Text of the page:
Washington, D.C., our nation’s capital, has a smoking ban like many of the states in the union have to one degree or another. In 2007, the District banned smoking in bars, restaurants, and other public places. But it seems that if you are a member of the City Council, you can get a one-day waiver for your organization. The Friendly Sons of St. Patrick holds an annual boxing event to raise money for charity, and one of the traditions for the event is cigar smoking. So Jack Evans, a city councilman representing Ward 2 and a member of the Friendly Sons, asked his colleagues for a one-day waiver for their event.
Now, there are a couple of ways to look at it. First, there is the optimistic outlook. Any kind of reprieve in the smoking ban is a small victory, and should be counted as such. People want to smoke, they get the opportunity.
The second way is that it just shows what a farce smoking bans are to begin with. They are put in place, supposedly, to protect non-smokers from the dangers of second-hand smoke, and to potentially keep smokers from consuming quite so many cigars, cigarettes, and pipes. All they do is keep adults from exercising their choice to use a legal product, and in the process financially harm the owners of small bars and restaurants. Just look at all the exemptions across the nation for large businesses, primarily casinos. You can sit at a slot machine or a blackjack table, and smoke all you want, because you’re filling state tax coffers and the pockets of businesses that donate heavily to politicians. But if you want to have a cigar while you sip on a drink at your local watering hole, you’re out of luck.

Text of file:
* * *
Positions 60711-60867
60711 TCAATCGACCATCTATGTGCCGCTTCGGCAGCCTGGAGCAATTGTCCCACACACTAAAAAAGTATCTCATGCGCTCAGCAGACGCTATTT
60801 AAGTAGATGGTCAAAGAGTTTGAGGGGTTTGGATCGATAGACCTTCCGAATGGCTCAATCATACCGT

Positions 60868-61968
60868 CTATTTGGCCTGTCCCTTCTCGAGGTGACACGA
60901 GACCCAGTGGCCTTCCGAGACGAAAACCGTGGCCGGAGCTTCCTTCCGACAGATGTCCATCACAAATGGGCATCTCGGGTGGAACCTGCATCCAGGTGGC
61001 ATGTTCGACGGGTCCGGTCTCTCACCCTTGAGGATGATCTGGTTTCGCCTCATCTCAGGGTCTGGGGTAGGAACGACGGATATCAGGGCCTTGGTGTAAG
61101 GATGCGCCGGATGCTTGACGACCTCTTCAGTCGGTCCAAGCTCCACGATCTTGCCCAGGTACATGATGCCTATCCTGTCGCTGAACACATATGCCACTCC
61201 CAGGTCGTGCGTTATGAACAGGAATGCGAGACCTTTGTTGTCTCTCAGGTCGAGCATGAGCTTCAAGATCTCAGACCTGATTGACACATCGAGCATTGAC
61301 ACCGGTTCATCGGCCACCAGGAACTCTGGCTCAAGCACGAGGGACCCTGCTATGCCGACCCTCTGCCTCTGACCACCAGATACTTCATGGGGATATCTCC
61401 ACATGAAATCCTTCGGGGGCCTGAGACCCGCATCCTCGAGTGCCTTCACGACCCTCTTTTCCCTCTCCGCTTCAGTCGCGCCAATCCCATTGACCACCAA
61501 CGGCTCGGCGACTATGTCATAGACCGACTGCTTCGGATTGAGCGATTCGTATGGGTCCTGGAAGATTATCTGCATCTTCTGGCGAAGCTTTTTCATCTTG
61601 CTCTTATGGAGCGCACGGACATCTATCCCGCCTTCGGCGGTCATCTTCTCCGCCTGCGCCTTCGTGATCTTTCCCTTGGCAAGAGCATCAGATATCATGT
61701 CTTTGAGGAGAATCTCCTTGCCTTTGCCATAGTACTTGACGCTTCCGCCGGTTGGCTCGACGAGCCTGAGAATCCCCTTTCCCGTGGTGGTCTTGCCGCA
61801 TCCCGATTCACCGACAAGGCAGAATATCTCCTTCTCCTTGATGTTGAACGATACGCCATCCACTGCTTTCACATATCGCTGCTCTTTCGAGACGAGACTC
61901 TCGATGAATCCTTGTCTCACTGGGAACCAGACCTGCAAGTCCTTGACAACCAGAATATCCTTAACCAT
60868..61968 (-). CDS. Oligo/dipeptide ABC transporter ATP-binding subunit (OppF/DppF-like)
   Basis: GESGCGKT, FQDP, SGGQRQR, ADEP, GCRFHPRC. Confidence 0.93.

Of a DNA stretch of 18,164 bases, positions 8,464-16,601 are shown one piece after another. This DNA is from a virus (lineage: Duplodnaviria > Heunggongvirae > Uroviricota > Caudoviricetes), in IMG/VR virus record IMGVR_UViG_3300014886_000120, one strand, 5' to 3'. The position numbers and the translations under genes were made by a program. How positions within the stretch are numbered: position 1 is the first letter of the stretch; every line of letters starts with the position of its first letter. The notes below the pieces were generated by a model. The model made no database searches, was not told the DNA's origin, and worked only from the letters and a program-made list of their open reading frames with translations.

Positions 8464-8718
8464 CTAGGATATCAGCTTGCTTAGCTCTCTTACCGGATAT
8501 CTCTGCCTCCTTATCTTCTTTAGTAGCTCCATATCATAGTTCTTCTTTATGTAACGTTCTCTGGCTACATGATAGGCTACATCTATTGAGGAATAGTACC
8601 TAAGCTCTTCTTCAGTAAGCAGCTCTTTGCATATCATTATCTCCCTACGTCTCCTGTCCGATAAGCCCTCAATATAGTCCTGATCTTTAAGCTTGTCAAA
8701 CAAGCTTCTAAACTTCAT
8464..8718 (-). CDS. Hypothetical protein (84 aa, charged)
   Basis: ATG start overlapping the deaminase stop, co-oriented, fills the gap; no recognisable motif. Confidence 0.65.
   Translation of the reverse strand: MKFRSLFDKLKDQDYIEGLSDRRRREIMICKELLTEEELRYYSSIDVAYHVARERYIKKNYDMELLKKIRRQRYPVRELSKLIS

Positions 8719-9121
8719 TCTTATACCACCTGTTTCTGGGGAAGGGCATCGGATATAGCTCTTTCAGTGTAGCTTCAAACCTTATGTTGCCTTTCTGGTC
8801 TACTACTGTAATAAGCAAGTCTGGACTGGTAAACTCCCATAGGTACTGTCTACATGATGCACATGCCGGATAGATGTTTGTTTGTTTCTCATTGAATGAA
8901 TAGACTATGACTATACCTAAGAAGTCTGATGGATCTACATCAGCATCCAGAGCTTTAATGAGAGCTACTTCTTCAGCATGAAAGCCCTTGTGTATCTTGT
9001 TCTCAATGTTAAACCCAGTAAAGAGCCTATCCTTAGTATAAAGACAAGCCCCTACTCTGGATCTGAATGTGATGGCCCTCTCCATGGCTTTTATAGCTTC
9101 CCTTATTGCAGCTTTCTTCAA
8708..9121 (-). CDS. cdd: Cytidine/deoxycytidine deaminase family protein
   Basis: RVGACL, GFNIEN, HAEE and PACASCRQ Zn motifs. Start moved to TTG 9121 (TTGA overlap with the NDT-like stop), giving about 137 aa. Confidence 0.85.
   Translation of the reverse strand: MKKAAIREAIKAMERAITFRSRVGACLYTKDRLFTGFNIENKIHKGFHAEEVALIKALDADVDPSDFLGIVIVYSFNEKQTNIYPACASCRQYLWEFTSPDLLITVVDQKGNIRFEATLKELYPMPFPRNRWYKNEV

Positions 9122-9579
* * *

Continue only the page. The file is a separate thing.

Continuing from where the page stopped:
Smoking bans are but a simple fraud perpetrated upon the public. They are enacted to ease the minds of non-smokers, and are filled with enough loopholes to make a fishing net seem solid by comparison. The ability to allow or disallow smoking should be the decision of the business or organization. Plenty of them would keep the bans in place, but an almost equal number would lift them I feel. Consumers would have a choice of where to go, as would potential employees who don’t want to be exposed to second hand smoke. My wife and her friends, for example, would rather go to a non-smoking bar because they don’t like coming home and having their hair and clothes smelling like smoke. Plenty of bars and restaurants would happily keep bans in place for people like this. And plenty of others would lift it to get smokers in their doors.
But if all else fails, just join an organization with a Supreme Court Justice, governors, or congressmen and get them to make a phone call. You’ll be lighting up in no time.
(If you don’t have that kind of cache, joining Cigar Rights of America is a good alternative.)